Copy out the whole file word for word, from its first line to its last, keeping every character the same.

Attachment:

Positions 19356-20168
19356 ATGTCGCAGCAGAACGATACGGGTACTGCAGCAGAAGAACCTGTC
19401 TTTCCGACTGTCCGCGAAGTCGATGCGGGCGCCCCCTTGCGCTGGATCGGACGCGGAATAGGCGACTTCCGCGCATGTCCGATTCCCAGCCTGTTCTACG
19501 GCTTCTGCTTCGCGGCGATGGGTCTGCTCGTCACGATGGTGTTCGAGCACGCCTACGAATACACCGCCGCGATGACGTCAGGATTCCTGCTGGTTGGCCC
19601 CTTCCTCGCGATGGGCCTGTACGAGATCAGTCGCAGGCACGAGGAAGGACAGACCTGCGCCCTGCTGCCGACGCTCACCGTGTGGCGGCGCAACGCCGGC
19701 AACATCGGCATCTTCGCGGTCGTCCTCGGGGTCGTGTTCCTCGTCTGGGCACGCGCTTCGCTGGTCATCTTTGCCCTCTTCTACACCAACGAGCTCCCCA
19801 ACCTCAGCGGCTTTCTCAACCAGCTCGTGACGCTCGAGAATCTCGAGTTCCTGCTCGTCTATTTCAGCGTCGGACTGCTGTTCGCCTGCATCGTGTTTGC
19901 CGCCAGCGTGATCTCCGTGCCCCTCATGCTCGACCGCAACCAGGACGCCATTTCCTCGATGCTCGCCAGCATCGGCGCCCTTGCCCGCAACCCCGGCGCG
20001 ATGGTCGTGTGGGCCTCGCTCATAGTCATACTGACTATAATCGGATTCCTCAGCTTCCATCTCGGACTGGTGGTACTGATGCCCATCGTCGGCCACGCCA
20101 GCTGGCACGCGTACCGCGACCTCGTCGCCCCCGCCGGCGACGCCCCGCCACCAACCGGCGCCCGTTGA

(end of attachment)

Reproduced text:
Positions 19356-20168
19356 ATGTCGCAGCAGAACGATACGGGTACTGCAGCAGAAGAACCTGTC
19401 TTTCCGACTGTCCGCGAAGTCGATGCGGGCGCCCCCTTGCGCTGGATCGGACGCGGAATAGGCGACTTCCGCGCATGTCCGATTCCCAGCCTGTTCTACG
19501 GCTTCTGCTTCGCGGCGATGGGTCTGCTCGTCACGATGGTGTTCGAGCACGCCTACGAATACACCGCCGCGATGACGTCAGGATTCCTGCTGGTTGGCCC
19601 CTTCCTCGCGATGGGCCTGTACGAGATCAGTCGCAGGCACGAGGAAGGACAGACCTGCGCCCTGCTGCCGACGCTCACCGTGTGGCGGCGCAACGCCGGC
19701 AACATCGGCATCTTCGCGGTCGTCCTCGGGGTCGTGTTCCTCGTCTGGGCACGCGCTTCGCTGGTCATCTTTGCCCTCTTCTACACCAACGAGCTCCCCA
19801 ACCTCAGCGGCTTTCTCAACCAGCTCGTGACGCTCGAGAATCTCGAGTTCCTGCTCGTCTATTTCAGCGTCGGACTGCTGTTCGCCTGCATCGTGTTTGC
19901 CGCCAGCGTGATCTCCGTGCCCCTCATGCTCGACCGCAACCAGGACGCCATTTCCTCGATGCTCGCCAGCATCGGCGCCCTTGCCCGCAACCCCGGCGCG
20001 ATGGTCGTGTGGGCCTCGCTCATAGTCATACTGACTATAATCGGATTCCTCAGCTTCCATCTCGGACTGGTGGTACTGATGCCCATCGTCGGCCACGCCA
20101 GCTGGCACGCGTACCGCGACCTCGTCGCCCCCGCCGGCGACGCCCCGCCACCAACCGGCGCCCGTTGA